L.A. Gear moves into watches

L.A. Gear, Los Angeles-based fashion athletic shoe company, has expanded its focus from feet to wrists. The firm has added a line of watches, starting with the holiday season. The watches are being produced in a company factory, recently purchased in Hong Kong.

Robert Greenberg, president of L.A. Gear, estimated first-year wholesale sales of $2 million. “The L.A. Gear name will attract the customers attention, and that is what we are initially relying on,” said Greenberg. “We’re looking to find our own niche in the watch market.

Greenberg said the company is adamant about keeping the watches distinctly different from other sport watches on the market. “We have our own silhouettes, colors and band treatments that are true to the L.A. Gear name.”

Since the watches wholesale for $18, greenberg hopes to see consumers buying them in multiples, wearing two or three at a time.

Aimed at the teenage market, the collection consists of 35 different styles categorized into two lines: sport and basic. All watches have metal cases and either Japanese or Swiss movements. Leather and plastic bands come in pastel and bright shades, and two expandable bands are also included.

“Nineteen-eighty-nine is our year of unbelievable growth,” said Greenberg, “and the watches will add to that.”

Fossil net leaps 86.6%

Buoyed by robust demand for watches, Fossil Inc. reported fourth-quarter earnings vaulted 86.6 percent on a 27.3 percent sales gain.

In the quarter ended Jan. 2, earnings rose to $12.7 million, or 58 cents a share diluted, from $6.8 million, or 32 cents, a year ago. Sales ran up to $101.1 million from $79.4 million.

John Talbot, vice president of marketing, said Fossil continued to benefit from strong demand forĀ watches, noting department stores were allocating more space to the category, and new specialty concepts such as Watch World and Watch Station were expanding.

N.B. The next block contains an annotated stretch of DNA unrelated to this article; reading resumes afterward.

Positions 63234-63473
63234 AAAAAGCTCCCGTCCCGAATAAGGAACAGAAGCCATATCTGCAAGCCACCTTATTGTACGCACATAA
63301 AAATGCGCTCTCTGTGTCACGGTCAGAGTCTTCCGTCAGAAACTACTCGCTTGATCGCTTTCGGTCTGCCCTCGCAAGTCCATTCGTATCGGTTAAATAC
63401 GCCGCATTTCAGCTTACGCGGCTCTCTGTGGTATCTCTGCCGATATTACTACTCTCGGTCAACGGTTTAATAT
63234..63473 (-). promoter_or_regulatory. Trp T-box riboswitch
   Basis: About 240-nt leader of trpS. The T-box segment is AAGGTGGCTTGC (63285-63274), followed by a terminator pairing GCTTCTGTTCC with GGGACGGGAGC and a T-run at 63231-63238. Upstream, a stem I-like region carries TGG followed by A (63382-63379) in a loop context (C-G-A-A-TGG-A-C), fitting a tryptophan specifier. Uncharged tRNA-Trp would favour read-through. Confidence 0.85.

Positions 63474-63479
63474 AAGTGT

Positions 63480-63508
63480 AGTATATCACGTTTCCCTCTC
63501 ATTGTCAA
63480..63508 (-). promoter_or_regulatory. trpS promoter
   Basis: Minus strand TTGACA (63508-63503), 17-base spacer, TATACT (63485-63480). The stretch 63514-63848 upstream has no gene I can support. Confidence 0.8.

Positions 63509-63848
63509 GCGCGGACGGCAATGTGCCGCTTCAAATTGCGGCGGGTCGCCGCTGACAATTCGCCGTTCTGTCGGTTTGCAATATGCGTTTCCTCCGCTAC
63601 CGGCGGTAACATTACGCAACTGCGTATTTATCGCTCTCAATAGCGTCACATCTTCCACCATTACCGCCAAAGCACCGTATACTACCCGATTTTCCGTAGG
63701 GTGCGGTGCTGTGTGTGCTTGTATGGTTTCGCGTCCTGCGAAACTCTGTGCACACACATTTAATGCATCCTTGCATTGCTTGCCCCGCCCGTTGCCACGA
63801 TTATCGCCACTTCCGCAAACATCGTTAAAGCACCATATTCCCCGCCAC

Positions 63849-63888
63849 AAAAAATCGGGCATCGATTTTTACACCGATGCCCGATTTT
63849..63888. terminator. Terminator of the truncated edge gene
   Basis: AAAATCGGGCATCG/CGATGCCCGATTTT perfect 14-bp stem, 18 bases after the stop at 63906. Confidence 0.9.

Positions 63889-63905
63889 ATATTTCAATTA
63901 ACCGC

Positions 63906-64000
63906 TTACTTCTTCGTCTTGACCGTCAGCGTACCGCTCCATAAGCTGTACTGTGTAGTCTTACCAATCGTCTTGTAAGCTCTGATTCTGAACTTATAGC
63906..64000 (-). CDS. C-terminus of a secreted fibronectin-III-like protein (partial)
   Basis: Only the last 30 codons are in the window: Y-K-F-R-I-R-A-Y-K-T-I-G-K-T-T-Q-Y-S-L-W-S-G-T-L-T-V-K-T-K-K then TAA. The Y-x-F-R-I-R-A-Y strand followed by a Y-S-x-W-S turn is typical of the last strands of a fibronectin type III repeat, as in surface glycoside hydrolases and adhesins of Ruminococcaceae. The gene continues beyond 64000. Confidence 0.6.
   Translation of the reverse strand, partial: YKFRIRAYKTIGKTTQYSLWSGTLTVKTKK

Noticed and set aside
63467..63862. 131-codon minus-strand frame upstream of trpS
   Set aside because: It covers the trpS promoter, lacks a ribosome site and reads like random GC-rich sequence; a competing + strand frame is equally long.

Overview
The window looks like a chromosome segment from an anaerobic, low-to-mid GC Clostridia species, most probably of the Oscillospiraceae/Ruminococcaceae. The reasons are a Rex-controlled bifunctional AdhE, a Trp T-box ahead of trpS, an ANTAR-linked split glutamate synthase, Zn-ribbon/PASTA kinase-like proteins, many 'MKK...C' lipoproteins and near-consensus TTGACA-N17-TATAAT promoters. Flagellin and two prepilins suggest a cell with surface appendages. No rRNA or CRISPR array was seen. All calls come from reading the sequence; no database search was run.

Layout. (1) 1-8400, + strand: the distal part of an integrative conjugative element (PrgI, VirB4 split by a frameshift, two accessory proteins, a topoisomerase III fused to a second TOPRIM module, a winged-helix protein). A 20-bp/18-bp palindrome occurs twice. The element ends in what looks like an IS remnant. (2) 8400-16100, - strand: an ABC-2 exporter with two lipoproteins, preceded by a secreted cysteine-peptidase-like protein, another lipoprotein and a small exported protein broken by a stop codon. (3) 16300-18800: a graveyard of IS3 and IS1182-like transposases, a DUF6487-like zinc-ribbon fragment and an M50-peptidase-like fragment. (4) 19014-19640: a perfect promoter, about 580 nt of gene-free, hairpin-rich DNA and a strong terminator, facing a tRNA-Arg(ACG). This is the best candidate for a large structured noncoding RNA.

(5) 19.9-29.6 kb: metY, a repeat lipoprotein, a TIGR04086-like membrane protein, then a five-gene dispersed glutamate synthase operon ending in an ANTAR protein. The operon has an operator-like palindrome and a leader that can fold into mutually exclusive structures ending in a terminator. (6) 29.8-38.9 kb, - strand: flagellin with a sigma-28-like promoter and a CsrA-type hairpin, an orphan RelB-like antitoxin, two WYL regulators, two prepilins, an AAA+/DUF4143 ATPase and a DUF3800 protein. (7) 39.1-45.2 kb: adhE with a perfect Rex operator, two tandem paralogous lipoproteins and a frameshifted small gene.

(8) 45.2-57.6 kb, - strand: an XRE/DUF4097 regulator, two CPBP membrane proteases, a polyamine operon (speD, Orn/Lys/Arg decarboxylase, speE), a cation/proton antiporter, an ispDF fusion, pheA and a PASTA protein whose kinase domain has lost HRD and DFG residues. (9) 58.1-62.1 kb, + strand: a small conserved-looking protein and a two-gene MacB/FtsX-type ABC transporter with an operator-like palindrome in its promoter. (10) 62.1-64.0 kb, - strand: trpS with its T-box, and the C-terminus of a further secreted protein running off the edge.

If you look at malls, there’s just a lot more space dedicated to watches than there was five years ago. It’s not just market share gains that we’re seeing, but gains in an expanding marketplace,” Talbot said.

In the U.S., watch sales grew 34.9 percent in the quarter to $46.3 million, reflecting significant volume increases in the Fossil brand as well as the continued roll out of the licensed Emporio Armani watch line. Other products, primarily sunglasses and leather goods, nudged up 7.3 percent to $16.5 million.

Store sales gained 31.1 percent to $9.7 million from $7.4 million. Randy Kercho, chief financial officer, said same-store sales advanced 19 percent at Fossil’s mall stores and climbed 9 percent at its outlet stores.

Fossil now has nine mall stores and 28 outlet stores. It added three mall stores and one outlet last year.

In Europe, sales jumped 50.3 percent in the quarter to $21.8 million, but sales to other international regions slid 12.1 percent to $7.2 million, reflecting weakness in Asia.

Gross margins improved to 49.4 percent from 48 percent, reflecting strength in the U.S. dollar against the Japanese yen and an increase in Fossil’s sales mix of watches and products sold at its own stores. Selling, general and administrative expenses were reduced to 22.3 percent from 23.7 percent, reflecting increased leverage against sales increases.

In the year, earnings rose 69.8 percent to $32.2 million, or $1.48 a share, from $18.9 million, or 91 cents, a year ago. Sales climbed 24.5 percent to $304.7 million from $244.8 million.

In the U.S., sales of watches jumped 35.3 percent to $137 million, other products gained 9.2 percent to $52 million and stores’s sales increased 30.5 percent to $26.1 million. Internationally, European sales advanced 38.7 percent to $62.7 million, but sales in other regions slumped 12.7 percent to $26.9 million.